Experimental examination of new separated turbulent flow validation test geometry
Sarwas, E Sage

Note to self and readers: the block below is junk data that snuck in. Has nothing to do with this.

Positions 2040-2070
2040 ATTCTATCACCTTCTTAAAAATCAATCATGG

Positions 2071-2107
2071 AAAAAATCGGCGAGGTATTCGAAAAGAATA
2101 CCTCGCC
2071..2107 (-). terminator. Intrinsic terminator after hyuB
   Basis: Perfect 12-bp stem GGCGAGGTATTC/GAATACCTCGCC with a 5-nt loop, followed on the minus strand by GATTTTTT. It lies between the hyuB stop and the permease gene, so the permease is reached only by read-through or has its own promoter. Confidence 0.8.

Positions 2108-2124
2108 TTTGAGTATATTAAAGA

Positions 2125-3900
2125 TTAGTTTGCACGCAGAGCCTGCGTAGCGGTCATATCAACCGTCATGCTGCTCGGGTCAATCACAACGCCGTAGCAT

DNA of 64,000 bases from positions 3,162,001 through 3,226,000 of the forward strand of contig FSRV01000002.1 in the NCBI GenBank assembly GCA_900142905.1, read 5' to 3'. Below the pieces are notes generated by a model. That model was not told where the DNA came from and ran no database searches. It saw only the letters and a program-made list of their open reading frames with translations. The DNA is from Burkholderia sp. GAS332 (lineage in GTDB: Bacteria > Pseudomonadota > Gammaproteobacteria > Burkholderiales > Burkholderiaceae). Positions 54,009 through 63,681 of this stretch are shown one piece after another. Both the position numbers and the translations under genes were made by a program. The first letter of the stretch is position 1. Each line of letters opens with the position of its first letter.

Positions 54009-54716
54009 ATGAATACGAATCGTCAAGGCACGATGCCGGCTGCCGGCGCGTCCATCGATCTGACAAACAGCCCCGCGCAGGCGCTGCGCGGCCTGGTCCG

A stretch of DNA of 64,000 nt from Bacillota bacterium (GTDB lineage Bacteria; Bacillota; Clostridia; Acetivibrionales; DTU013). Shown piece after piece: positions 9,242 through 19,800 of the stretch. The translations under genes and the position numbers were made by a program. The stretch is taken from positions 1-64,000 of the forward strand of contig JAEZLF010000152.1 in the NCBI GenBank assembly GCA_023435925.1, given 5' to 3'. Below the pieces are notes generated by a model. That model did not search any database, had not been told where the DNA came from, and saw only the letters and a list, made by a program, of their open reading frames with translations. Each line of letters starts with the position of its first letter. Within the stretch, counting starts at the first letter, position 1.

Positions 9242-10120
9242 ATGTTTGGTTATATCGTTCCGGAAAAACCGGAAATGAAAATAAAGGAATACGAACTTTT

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Computational fluid dynamics (CFD) is a powerful tool for aeronautic design, however current simulations are challenged by turbulent separated flows due to their complexity. A new series of experiments are required to provide insights into the simulation challenges of this flow and to assist with the validation of future turbulence models. In this thesis, initial qualification experiments are conducted for a newly proposed separated flow geometry. This validation test used an elongated hill, “speed-bump”, shaped model, which was chosen because it allowed for the largest feasible Reynolds number, is longer in the spanwise direction making it more applicable to wing-like applications, is tapered at the sides to minimize side wall effects, and allows for adjustment of the flow separation via multiple parameters (i.e. incoming boundary layer, bump height, and splitter plate position). Tests were conducted over a range of Reynolds numbers, 58, 000 ≤ Re_h ≤ 301, 000, where h is the height of the bump. Wind tunnel qualification showed high uniformity and less than 0.2% freestream turbulence, ensuring the flow was suitable for the remainder of the study. The upstream boundary layer was examined to ensure a clean inflow onto the bump. Multiple tripping devices were tested and a strip of 240-grit sandpaper was chosen for future tests. Once the trip was chosen, the experimental momentum thickness Reynolds number was used to determine the corresponding simulation inflow length, which was set to 1.5L. China clay flow visualization and surface pressure measurements were used to examine the separated region. China clay revealed the presence of surface vortices surrounding a strongly separated three-dimensional flow. Static surface pressure measurements also indicate slight three-dimensionality at the centerline as well as insensitivity of the separation region at higher Reynolds number. However, at lower Reynolds numbers, separation appeared to be greatly reduced. A comparison of experimental and 2D RANS simulation data showed the magnitude of the simulated pressures were similar to the experimental data, however they exhibited an opposite Reynolds number trend in the separated and recovery regions. This suggests the proposed validation geometry is a suitable challenge for current RANS models of turbulent separated flows.